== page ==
Immigration Raids Spark Early Protests

By The News Apr 26, 2007

An immigration raid in Little Village in Illinois this week is being called one of the worst. Troopers stormed into a shopping plaza Tuesday toting guns and pointing at families of people to get down. The Chicago Tribune reported April 25:

U.S. Atty. Patrick Fitzgerald’s announcement Wednesday of federal charges against 22 people linked to a $2 million fake-ID operation in Little Village was intended to promote the closing of a breach in national security. But in a sign of the electric atmosphere that surrounds immigration reform and a planned rally downtown next week, Fitzgerald defended the raid against charges that it was heavy-handed and designed to intimidate those considering taking part in the rally. While Spanish-language radio programs crackled with calls expressing outrage and anxiety over the daylight raid, in which agents with high-powered rifles questioned dozens of customers and workers at a shopping plaza, a group of immigrant advocates crowded into Fitzgerald’s office to confront him at his news conference. "I can assure everyone that the arrests had nothing to do with the rally that’s upcoming," Fitzgerald told them. "There is a great debate going on in our country about the immigration situation. This case is not about that debate."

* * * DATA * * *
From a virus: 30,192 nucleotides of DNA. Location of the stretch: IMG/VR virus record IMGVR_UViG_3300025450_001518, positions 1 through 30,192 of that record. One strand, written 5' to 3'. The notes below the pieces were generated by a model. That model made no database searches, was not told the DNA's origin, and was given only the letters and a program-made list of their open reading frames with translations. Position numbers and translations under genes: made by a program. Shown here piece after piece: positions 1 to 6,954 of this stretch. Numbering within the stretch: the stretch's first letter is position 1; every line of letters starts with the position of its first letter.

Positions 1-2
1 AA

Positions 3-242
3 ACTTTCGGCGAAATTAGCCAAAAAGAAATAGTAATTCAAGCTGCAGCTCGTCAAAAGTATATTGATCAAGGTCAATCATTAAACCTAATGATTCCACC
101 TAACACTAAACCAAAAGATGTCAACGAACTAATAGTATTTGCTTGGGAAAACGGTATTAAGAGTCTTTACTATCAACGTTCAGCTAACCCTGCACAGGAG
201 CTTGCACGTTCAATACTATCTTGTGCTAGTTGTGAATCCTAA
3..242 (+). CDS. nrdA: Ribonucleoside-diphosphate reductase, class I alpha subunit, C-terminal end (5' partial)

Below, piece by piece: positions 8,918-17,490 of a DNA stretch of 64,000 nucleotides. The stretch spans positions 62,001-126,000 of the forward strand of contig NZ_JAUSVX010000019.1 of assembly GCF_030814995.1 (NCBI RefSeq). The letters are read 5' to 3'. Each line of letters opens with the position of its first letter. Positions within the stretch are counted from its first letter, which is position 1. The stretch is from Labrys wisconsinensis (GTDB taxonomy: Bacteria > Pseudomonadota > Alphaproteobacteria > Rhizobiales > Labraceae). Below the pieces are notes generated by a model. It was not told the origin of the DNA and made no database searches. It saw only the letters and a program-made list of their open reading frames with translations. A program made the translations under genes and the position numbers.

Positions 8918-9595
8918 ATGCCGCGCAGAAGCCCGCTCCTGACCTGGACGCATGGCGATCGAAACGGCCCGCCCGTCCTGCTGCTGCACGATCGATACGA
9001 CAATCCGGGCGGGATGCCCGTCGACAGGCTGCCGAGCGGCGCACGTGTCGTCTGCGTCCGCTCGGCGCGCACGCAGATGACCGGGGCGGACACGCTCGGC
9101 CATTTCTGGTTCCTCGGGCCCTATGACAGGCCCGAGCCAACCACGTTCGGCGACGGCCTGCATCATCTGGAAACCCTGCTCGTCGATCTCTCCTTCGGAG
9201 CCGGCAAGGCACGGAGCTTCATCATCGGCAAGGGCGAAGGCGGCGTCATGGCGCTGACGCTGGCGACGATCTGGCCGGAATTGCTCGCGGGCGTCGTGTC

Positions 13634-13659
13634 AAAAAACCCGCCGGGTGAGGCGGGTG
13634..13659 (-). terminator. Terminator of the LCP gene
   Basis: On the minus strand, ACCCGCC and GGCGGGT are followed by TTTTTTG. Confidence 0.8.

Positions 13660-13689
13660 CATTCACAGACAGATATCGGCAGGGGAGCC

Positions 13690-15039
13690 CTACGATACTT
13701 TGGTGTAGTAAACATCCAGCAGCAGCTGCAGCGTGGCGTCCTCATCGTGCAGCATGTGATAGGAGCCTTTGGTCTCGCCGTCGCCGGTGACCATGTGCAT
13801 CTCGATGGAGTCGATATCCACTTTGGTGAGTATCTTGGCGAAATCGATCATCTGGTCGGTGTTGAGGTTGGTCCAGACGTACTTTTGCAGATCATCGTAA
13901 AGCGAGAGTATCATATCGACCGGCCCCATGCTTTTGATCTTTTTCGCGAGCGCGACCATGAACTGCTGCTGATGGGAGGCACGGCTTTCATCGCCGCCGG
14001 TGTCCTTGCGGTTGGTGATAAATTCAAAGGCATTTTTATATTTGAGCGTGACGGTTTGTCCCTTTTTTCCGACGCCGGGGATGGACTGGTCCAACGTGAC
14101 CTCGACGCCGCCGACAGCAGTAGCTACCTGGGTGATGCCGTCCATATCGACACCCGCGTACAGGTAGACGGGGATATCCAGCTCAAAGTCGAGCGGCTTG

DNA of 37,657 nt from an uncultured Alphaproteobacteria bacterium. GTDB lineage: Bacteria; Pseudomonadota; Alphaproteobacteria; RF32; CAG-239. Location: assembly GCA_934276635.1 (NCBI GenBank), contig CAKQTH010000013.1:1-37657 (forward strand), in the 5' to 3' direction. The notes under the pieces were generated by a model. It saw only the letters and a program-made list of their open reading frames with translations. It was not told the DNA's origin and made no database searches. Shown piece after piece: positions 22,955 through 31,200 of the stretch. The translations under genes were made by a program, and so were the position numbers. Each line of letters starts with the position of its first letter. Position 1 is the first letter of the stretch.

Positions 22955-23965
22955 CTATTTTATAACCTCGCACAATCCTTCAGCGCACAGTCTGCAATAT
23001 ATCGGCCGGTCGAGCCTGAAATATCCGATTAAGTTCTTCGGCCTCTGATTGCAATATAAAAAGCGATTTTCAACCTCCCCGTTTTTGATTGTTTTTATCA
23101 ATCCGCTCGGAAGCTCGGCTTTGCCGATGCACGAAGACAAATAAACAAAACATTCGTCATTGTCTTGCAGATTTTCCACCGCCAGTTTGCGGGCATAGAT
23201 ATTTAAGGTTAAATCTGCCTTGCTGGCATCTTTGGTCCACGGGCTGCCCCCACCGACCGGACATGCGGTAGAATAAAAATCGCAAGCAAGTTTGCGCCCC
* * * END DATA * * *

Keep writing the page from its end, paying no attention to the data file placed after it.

Chicago’s Mexican community Little Village is not buying it.

Neighborhood residents and local activists, however, saw the action in the heart of Chicago’s Mexican community as an attempt to intimidate people in advance of a planned May 1 march to Daley Plaza in protest of recent federal raids nationwide. Word of the Tuesday raid quickly spread through the neighborhood, with organizers of next week’s march arriving with ready-made signs, drums and megaphones. The crowd closed the intersection of 26th Street and Albany Avenue for hours, chanting in a semicircle as Chicago police directed traffic away.